Jerusalem To Rome

The Acts of the Apostles

By Charles Fremont Sitterly

A. The Jewish Period—Chapters I-VII

From the Ascension of Christ until Stephen’s Martyrdom.—A. D. 30 To A. D. 33

Chapter 4

First Collision with the Jewish Authorities



While they were speaking thus to the people there came upon them the priests, the Captain of the Temple, and the Sadducees, greatly vexed at their teaching the people and proclaiming the resurrection of the dead as instanced in the case of Jesus. So they laid hands on them, and as it was already evening, put them in custody till the following day. Many, however, who had heard the Word, believed, so that the number of men alone came to be about five thousand.

An assembly followed on the next day, of their rulers, elders, and scribes in Jerusalem. Annas the High Priest was there, and Caiaphas and John and Alexander and those who belonged to the High Priest’s family. Then they arraigned the Apostles and began to ask them, “By what power or in what name have such men as you done this?”  


We have in the chapter division here a case of the careless work not infrequent in the early books of the New Testament. At least the first five verses of this chapter should have fallen with Chapter 3.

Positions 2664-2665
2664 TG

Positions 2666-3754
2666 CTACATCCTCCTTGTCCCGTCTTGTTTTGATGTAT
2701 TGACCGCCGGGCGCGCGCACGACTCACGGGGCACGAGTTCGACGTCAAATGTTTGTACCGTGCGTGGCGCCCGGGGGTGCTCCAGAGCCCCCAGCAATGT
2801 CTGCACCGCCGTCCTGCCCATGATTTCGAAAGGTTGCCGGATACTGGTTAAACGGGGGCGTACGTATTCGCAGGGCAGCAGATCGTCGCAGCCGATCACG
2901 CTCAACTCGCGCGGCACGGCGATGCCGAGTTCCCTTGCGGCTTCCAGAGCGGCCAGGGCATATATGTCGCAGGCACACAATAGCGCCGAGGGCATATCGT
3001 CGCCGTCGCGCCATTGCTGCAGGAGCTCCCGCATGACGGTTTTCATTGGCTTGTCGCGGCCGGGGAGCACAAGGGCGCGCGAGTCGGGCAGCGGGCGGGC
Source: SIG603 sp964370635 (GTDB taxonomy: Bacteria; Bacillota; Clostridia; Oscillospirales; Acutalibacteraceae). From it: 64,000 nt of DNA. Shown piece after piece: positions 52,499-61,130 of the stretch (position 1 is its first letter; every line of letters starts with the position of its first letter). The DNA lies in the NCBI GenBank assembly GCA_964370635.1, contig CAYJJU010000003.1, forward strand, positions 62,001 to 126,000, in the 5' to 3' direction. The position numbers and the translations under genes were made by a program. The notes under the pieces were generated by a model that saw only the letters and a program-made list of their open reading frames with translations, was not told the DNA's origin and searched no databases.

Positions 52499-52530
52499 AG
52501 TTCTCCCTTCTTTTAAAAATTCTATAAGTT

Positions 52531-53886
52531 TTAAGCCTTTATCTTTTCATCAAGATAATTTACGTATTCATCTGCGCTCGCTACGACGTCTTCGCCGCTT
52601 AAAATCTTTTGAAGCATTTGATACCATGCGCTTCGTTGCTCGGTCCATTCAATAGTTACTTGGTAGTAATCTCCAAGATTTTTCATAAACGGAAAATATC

Peter must have spoken with great success, as we see both from the friends he made for his cause and the enemies he stirred into action. It would appear too that the day must have been either a Sabbath, or new moon, or feast day, so numerous was the response to Peter’s appeal and so formal and fully attended an assembly of officials called together, not at once, but on the morning following. It is well to note that the Sadducees take the foremost part now in opposing the new Way, their aversion to the doctrine of the resurrection being a large factor in such antagonism, as we shall find all through the book. However, it appears that every type of functionary connected in any way with Temple hill was deeply stirred at the egregious presumption of these Galilean fishermen in taking upon themselves the function of doctors of law and teaching the people, boldly setting themselves up as teachers of the Holy Writings. True to type, those of least real authority make the greater demonstration and act with more severity before than after the hearing of the case on its merits. As it is now late and they wish to clear the courts before going to dine, the Captain and his deputies arrest Peter and John and throw them into the common jail overnight. Meanwhile the hierarchy is led by the priests, who were on duty, to take action, and a general call was sent out for a convocation of the Greater Council the day following. How like in purpose and personnel it is to the gathering at Passover which condemned Jesus! There is the same crafty Annas and his son-in-law in the high-priesthood, Caiaphas. John and Alexander of the same large household are named, and doubtless the groups of rulers, elders, and scribes referred to are identically the same as on the greater occasion but a few months earlier. Even the formal question of the court is the same. “By what authority or in whose name do such men as you perform what the people call ‘miracles’ and unduly disquiet them in the Temple on sacred feast days?”